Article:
Intake valve carbon cleaner

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Muffin1

Muffin1

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Aside from risk of damage... getting that cold side intercooler pipe off and on the throttle body is a pain in the ass.
I am able to borrow a friends borescope but have no idea where to enter the intake to see the valves. I’m new to this engine platform and turbos in general with all the extra plumbing.
I’m use to seeing the TB at the top & center of the engine, this one appears to be in a lower position than the airbox but in-line with it.

 

Sariandan

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I am able to borrow a friends borescope but have no idea where to enter the intake to see the valves. I’m new to this engine platform and turbos in general with all the extra plumbing.
I’m use to seeing the TB at the top & center of the engine, this one appears to be in a lower position than the airbox but in-line with it.
The throttle body on mine is on the driver side, lower on the engine. Follow the pipe coming out of the intercooler back towards the firewall. You’ll run right into it. It’s nowhere near the air box.
 
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The throttle body on mine is on the driver side, lower on the engine. Follow the pipe coming out of the intercooler back towards the firewall. You’ll run right into it. It’s nowhere near the air box.
Yes I see that now,thanks I was looking at this (pic below) and thinking that small black box with the little sticker was the TB cause it’s fed right from the airbox, so that means the TB doesn’t get any air directly from airbox ?? it goes thru and fed by the turbo?? Like I said above not familiar with all the extra hardware.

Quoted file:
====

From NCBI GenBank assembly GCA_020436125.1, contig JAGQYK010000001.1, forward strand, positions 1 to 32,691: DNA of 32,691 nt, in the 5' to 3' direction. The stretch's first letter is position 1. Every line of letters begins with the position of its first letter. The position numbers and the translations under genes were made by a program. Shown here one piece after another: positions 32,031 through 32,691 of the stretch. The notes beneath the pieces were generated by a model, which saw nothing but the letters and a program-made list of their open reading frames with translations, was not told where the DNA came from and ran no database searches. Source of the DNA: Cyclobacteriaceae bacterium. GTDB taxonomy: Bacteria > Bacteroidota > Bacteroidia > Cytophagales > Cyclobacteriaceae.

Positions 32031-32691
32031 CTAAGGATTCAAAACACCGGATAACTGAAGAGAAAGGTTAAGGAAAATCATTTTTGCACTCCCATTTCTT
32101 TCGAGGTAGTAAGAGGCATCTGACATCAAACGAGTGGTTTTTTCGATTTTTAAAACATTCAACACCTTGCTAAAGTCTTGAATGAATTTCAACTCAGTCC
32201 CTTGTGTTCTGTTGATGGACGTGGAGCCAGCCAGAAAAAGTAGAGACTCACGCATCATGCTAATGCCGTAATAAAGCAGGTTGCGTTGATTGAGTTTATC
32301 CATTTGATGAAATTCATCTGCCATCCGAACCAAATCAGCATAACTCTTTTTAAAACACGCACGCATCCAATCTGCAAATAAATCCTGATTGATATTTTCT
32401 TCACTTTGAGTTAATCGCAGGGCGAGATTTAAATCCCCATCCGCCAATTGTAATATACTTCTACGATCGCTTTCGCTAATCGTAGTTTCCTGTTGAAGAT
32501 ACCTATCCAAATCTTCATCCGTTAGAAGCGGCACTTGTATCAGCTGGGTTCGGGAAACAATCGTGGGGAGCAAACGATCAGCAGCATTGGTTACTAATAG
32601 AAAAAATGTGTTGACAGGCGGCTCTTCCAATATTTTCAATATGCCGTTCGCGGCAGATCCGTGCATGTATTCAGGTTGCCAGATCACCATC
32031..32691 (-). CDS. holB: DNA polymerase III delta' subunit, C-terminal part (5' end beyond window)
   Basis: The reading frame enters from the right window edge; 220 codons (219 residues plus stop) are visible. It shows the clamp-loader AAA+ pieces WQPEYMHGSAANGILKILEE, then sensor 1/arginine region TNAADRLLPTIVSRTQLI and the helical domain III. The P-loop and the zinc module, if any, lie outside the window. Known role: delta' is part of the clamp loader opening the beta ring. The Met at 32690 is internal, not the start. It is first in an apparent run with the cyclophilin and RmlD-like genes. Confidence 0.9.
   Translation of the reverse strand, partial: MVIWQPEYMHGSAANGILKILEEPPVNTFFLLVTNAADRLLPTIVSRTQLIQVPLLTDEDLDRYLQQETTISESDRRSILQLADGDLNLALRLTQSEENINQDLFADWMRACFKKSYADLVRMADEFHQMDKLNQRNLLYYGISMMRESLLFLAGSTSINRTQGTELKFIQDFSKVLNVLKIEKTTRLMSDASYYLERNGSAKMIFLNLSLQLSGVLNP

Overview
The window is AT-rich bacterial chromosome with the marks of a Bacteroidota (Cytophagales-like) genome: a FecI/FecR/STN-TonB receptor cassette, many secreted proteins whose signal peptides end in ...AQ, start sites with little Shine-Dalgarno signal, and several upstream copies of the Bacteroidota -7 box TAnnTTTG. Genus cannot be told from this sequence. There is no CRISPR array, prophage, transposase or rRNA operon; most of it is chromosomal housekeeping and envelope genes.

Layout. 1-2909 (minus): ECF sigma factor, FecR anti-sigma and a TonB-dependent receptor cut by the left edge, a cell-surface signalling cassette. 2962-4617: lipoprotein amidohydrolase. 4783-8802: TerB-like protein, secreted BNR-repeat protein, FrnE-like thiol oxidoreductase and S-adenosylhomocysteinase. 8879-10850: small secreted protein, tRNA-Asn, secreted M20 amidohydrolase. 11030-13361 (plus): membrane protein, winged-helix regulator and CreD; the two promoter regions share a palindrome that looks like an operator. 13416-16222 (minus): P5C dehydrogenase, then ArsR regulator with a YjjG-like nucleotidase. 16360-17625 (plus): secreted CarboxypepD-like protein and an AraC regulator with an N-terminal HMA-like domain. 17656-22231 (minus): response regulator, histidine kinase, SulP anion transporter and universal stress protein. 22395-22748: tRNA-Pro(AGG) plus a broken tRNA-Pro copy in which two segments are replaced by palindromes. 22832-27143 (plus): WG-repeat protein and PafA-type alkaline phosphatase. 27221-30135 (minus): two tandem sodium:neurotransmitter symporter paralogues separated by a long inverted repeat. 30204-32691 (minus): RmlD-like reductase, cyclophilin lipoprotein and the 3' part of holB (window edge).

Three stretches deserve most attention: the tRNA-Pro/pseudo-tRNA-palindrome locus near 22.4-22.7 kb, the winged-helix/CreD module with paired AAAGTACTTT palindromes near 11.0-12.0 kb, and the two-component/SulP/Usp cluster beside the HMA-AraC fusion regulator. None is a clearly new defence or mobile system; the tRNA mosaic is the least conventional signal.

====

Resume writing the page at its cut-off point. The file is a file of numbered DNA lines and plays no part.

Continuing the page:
Again thanks for pointing me in the right direction.

2594CAC7-6EBE-4D20-AF66-87AC47E3B63C.jpeg
 

Sariandan

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That is correct. Air enters through the airbox, is compressed by the turbo, and sent through the intercooler prior to entering the throttle body on the other side of the engine.
 

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@Sariandan , just wanted to pipe in and say I dig your avatar!

And for myself anyway, based on my current driving it will be another 2+ years before I hit 30k so I don't have to think about it just yet.

Hopefully there will be some solid experiences by then that I can learn from.
 


rydfree

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I've heard stories of Seafoam causing issues on old Rangers too. I had bought it for my high mileage 1999 and after a bit a research decided to leave it on the shelf.
The Seafoam worked wonders on my '91 Ranger . It started running rough and fuel mileage went down to 10 mpg around 290k . Changed plugs and did not help so tried the Seafoam into a vacuum line . Instantly helped and mpg went back up to 19 . Have 330k on her now .
 
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That is correct. Air enters through the airbox, is compressed by the turbo, and sent through the intercooler prior to entering the throttle body on the other side of the engine.